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Climate future is dangerous for nuclear power

Nuclear Power and Superstorms Don’t Mix, Time, By Lucy Birmingham Nov. 07, 2012  Superstorm Sandy’s unexpected wrath makes a powerful case for revisiting Fukushima and the dangers to nuclear energy from natural disasters. As Sandy made landfall on Atlantic City, Oyster Creek nuclear power plant nearby was fortunately on a scheduled outage. But Indian Point 3 in Buchanan, N.Y., Nine Mile Point 1 in Scriba, N.Y., and Salem Unit 1 in Hancocks Bridge, N.J., all experienced shutdowns because of high water levels or electrical disruption. Last year, the dangerous Fukushima nuclear power plant meltdown was caused by similar conditions after tsunami waves flooded the plant and short-circuited both the regular and back-up electrical systems.

Equally dangerous are drought and record heat conditions the U.S. experienced last summer. In August, one of two reactors at the Millstone nuclear power plant near New London, Conn., not far from where I grew up, was shut down because water in Long Island Sound needed to cool the reactors got too warm. Cool water is necessary to produce electricity.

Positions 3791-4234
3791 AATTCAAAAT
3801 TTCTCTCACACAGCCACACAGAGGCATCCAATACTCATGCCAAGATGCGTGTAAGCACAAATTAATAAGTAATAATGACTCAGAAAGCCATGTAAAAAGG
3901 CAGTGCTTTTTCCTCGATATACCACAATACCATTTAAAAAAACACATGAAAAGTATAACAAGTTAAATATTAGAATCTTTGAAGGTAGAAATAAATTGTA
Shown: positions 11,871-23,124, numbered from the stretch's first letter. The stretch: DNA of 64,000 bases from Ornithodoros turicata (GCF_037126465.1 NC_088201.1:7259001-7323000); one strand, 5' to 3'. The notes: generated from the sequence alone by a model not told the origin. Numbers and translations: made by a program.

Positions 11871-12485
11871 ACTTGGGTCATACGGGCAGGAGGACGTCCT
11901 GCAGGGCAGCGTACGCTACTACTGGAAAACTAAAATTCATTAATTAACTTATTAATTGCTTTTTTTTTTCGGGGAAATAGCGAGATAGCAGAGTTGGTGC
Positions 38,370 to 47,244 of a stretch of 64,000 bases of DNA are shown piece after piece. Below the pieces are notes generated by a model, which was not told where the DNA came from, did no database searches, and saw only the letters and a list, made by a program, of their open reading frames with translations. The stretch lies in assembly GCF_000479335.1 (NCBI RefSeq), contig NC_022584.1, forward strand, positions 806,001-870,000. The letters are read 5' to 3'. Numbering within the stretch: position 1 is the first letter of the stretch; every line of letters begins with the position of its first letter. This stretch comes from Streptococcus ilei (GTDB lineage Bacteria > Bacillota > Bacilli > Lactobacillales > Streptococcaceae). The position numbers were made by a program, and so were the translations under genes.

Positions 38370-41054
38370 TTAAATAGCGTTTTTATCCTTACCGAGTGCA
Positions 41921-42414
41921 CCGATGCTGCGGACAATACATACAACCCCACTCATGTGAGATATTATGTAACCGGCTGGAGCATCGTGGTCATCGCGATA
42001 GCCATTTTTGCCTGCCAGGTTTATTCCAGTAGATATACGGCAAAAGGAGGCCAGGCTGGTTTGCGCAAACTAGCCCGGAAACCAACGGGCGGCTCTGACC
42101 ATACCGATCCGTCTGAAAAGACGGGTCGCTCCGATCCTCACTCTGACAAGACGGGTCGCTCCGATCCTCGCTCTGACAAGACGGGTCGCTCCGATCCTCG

((MOREWill We Be Seeing More Superstorms?)

Fukushima has been a worldwide wakeup call, particularly for the United States, the country with the largest number of reactors — 104. The lesson is glaringly obvious: when nature and nuclear energy collide the consequences can be lethal. Unfortunately, Japan is not offering an inspiring example of how to handle this threat. While all but two of the country’s 50 reactors remain offline, government and nuclear industry are proposing plant restarts and construction projects. This muddled move stands against the majority of Japanese citizens who have turned against nuclear power. As we face an increasingly volatile climate, the United States could conceivably lead the way in reducing dependence on nuclear energy.

(MORE: Is Post-Fukushima Japan Safe for Tourists?)
It’s estimated that superstorm Sandy will affect more than one fifth of Americans and cost up to $20 billion in damages. Imagine the addition of a major nuclear accident, potentially more lethal than Three Mile Island. The health, environmental and economic costs would be, simply put, insurmountable. It’s time to face the facts: Mother Nature rules. The best we can do is try to lessen the damage from her wrath. Phasing out nuclear power is the safe answer. : http://ideas.time.com/2012/11/07/nuclear-power-and-superstorms-dont-mix/#ixzz2Bgeqyigt

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November 9, 2012 - Posted by | climate change, USA

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